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Archive for November, 2009

I must get better at blogging in the present; September’s fence-building trip was ages ago, and I’m still not done writing about it, but there are other things Farm-related that are newsworthy.  Which is the whole point of keeping this blog, so we’re moving on.

You’ll hear about the Big Pencil Sharpener another time, then.

We had a six-month extension to file our taxes this year because of my deployment, and so October was all about sorting through receipts and filling out my Form F, accompanied by more research and reading of tax law relating to sole proprietorships and farm businesses.  Lots of reading.  And finally, the light went on.  Like smelling the proverbial cup of coffee, I got a strong whiff of exactly what I need to do in my particular situation, which is to take concrete actions toward making my farm business a reality.

So, I’m wrapping up an eight-week online course on Writing a Successful Business Plan, and although The Plan is a long way from actually being written, I have the tools and skills I need to write it,  know what research needs done and what needs to be included in it.  It’s a daunting task but, broken down into separate elements, quite doable.  And so I’ve begun.  I’ll share bits and pieces here, as I draft my mission statement and drill down into the details of setting up a grass-fed livestock enterprise.

I also took a huge leap and booked arrangements to attend the Acres U.S.A. Farm Conference in St. Paul, MN.  I fly out on Monday, to attend a two-day intensive pre-conference workshop on livestock systems entitled “Full-Circle Grazing Managment – Cow, Soil, Management, Grass”.   Learning from and meeting experts like Jerry Brunetti, Gearld Fry, Greg Judy, Neal Kinsey and all the rest will be a life-changing experience, I’m sure, along with the opportunity to meet like-minded farmers in all stages of production.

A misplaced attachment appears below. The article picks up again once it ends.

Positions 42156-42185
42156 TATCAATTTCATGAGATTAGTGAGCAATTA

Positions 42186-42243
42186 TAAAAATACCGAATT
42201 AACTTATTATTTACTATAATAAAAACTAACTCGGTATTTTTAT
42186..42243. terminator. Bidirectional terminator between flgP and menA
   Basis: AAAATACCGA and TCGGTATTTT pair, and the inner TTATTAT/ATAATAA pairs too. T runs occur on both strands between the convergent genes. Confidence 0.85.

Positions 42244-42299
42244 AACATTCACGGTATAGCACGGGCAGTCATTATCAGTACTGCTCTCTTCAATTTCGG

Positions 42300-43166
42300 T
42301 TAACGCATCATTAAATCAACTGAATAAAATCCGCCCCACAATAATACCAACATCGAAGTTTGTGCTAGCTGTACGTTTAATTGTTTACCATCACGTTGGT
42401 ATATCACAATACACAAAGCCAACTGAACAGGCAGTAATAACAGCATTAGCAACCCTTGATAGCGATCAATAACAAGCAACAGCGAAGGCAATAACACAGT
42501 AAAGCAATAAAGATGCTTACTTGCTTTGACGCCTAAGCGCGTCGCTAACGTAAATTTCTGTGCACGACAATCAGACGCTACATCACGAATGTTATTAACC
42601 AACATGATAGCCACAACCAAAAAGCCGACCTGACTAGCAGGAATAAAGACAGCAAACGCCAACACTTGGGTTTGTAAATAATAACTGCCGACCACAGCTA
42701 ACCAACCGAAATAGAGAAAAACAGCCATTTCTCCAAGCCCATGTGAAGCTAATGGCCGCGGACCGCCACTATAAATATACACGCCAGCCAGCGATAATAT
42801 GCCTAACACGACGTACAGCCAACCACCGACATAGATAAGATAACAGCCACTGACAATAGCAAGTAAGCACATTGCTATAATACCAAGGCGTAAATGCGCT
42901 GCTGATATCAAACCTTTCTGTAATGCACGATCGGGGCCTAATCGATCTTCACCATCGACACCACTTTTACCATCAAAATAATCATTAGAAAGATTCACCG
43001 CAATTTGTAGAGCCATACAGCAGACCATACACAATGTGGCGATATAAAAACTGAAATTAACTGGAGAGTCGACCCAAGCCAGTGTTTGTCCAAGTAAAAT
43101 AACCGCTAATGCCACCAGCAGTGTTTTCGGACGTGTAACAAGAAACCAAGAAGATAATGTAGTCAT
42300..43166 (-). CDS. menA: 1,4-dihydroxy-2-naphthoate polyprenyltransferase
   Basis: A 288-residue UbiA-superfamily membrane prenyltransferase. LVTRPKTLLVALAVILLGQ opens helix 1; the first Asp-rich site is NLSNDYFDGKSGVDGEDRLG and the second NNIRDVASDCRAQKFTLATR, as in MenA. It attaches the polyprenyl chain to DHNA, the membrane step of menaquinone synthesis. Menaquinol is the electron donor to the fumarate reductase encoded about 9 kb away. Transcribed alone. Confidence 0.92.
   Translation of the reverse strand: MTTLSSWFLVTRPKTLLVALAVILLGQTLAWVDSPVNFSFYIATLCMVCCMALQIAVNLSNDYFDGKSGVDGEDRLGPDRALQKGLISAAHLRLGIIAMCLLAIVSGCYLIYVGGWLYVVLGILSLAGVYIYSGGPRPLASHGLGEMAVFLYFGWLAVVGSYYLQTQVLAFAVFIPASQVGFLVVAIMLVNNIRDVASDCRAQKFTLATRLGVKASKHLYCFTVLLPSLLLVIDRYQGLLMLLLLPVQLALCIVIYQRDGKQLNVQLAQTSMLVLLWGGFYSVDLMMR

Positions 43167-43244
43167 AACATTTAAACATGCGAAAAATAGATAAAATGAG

Should be an amazing week, and I’ll try to journal it here as it unfolds.

 

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Plumbing the hinge post

We dug 12 post holes in all; four large enough for gate posts, eight fencepost-sized.  Not by hand, of course, or at least not entirely by hand.  The PTO-operated posthole digger with a 9- and a 12-inch auger did most of the work, but Kentucky Jack digs postholeshas its share of rock, which resisted the machine’s auger tip and had to be busted out by hand.  The old-fashioned way, with the tools you see here, and lots of elbow, back and arm grease.  Once the buried layer of rock had been punched through, the auger was able to finish the dig.  I’d say of the 12 holes, only 3 were uncomplicated by a 4-inch layer of rock that lies about 12-inches beneath this area.

A few lessons learned:

1) Lining up post holes is easier said than done.  Check them after they’re dug by propping the posts up in the holes and stringing a line across their tops, if you want the fenceline to be straight.  We measured and flagged every one, but they all had to be adjusted before the posts were set.  Posthole diggers are not precision instruments.

2) Body weight helps when using the spud bar to break rock.  Get the guy to do that part.

3) Don’t even think about digging postholes or setting posts without a spud bar.  Tool of choice, nonpareil.

As for plumbing the posts, the approach varied from the textbook version of using a level since our posts weren’t milled perfectly uniform from top to bottom like store-bought posts would be.  Cedar trees taper and are larger at the bottom than the top – how to plant a post plumb then?  Skidder had the solution, learned from prior experience; a stake laid across the top of the post with a line and plumb bob hung from the end gives a vertical reference through the post’s center.  Viewed from two different angles 90 degrees apart ensures a perfectly plumb post.  Worked like a charm.  I’ll plumb all my posts this way from now on.

farm fence and gates

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